Christ Formed in You: The Power of the Gospel for Personal Change
Three excerpts at a time from the new book by Brian G. Hedges

Monday, August 8, 2011

Excerpt 20 of 22

Lots of things were on my mind that morning in the cafe. The last thing I wanted was some cheerful stranger invading my privacy.

Along with several men from our church, I was out of town attending a conference. I had gotten up early and slipped away to a pleasant café to read Scripture, eat breakfast, and catch up with e-mail. The whirlwind of the conference would resume shortly. Then there would be the long drive home and my return to a life wonderfully blessed by God, yet busier than I had once imagined adulthood could be. Looming especially large was the sermon I was set to give on Sunday, a message focusing on community, relationships, and the importance of small groups.

So when a man strolled up to my table and asked if he could join me—taking a seat before the words were even out of his mouth—I was honestly a bit annoyed. I faked a smile and tried to be friendly. We exchanged names (his was Kevin) and began talking. He learned that I was a pastor and I discovered that he was a Christian, a businessman, a poet, and close friends with an author whose work had significantly affected me several years before. But while it turned out to be an interesting conversation, I was still irked by the loss of solitude. After all, I was trying to do my devotions! I really didn’t have time for interruptions.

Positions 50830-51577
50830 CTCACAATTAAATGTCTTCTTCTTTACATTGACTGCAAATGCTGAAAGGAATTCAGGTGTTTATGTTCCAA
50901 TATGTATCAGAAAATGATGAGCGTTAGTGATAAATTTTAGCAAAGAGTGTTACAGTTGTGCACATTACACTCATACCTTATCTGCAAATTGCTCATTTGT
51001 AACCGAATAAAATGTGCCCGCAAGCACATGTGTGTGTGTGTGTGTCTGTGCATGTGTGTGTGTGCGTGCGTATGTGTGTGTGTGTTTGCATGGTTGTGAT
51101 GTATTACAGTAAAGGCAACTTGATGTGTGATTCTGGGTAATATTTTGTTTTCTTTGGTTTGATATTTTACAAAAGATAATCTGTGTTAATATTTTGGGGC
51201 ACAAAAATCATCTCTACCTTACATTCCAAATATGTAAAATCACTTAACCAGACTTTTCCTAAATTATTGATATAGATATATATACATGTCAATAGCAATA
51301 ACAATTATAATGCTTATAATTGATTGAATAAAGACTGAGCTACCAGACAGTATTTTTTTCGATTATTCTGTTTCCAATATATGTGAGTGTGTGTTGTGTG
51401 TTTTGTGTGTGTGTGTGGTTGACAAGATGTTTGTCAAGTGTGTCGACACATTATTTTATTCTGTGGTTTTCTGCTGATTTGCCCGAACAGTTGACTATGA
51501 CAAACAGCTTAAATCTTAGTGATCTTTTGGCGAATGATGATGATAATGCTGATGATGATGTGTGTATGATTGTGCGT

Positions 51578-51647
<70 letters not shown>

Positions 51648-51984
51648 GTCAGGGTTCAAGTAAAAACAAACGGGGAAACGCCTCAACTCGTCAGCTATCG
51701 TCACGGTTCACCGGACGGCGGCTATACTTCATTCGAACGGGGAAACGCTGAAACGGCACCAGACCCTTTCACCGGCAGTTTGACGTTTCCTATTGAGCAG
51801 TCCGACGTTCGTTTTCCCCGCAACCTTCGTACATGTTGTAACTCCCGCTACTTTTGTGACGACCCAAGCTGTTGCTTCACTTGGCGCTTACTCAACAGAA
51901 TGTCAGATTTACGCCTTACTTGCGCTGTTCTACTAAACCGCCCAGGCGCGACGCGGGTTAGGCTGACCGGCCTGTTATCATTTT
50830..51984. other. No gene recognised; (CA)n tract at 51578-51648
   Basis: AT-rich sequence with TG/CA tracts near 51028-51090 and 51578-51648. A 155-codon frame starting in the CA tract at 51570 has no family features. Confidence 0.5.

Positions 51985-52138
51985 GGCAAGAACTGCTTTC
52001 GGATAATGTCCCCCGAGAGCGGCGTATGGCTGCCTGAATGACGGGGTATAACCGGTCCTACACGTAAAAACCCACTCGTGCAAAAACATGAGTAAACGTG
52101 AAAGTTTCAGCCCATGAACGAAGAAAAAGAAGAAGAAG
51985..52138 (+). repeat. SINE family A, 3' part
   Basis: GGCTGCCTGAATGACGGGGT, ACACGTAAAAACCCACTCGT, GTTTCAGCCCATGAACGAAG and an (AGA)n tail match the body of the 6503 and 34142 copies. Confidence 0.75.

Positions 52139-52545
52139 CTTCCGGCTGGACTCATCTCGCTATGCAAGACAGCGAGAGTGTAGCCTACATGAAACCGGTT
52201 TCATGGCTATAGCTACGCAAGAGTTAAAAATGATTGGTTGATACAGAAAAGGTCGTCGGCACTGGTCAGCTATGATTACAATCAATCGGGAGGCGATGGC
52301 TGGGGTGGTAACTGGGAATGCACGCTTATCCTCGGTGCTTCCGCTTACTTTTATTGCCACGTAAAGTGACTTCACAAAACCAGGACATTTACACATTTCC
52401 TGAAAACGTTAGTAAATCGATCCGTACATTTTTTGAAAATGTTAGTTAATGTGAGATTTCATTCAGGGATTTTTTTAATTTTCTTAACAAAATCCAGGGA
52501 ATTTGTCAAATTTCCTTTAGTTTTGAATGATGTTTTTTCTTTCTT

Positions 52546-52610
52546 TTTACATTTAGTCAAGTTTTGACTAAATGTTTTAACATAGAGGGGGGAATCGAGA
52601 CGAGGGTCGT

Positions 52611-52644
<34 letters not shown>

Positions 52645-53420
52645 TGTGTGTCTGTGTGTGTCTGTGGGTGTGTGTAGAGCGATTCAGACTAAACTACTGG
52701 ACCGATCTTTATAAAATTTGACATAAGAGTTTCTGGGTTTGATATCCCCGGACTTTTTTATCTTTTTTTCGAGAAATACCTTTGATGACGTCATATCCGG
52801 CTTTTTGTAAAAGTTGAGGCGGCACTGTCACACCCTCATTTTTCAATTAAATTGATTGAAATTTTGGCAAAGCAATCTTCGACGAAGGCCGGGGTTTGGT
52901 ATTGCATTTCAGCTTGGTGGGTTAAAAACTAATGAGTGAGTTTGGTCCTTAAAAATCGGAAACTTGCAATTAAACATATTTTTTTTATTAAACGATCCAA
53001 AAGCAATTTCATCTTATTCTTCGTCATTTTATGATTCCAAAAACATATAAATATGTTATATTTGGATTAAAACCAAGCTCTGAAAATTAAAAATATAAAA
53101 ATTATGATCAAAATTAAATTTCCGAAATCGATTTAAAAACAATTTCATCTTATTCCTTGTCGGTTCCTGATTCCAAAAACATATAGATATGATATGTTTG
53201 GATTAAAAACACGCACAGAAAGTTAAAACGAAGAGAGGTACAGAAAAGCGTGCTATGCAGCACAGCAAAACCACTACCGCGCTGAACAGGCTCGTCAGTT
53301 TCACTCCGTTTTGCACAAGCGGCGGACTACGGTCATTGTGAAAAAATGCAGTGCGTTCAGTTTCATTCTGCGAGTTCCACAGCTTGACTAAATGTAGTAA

That’s when God sent me a message through this brother in Christ. As I was describing our church, I mentioned that we put a high value on community. Then Kevin, who knew nothing about the sermon incubating in my mind, looked at me and said, “The next time you are standing before your congregation, remember that people are hungry to be less selfish than they are, to be more connected to others than they are, to have deeper relationships than they have, and to feel less isolated than they feel – and they’re not going to get any of it if they are looking at you all the time.

It was exactly what I needed to hear. It was exactly the attitude I needed to take to the pulpit the following Sunday. And it was exactly the gentle rebuke I needed from God regarding my bad attitude about this violation of my precious agenda.

Sometimes God sends us messages when we least expect it. Often he does it through others. Both what Kevin said, and the fact that another person said it, illustrate the important truth we will focus on in this final chapter.

Transformation is a community project.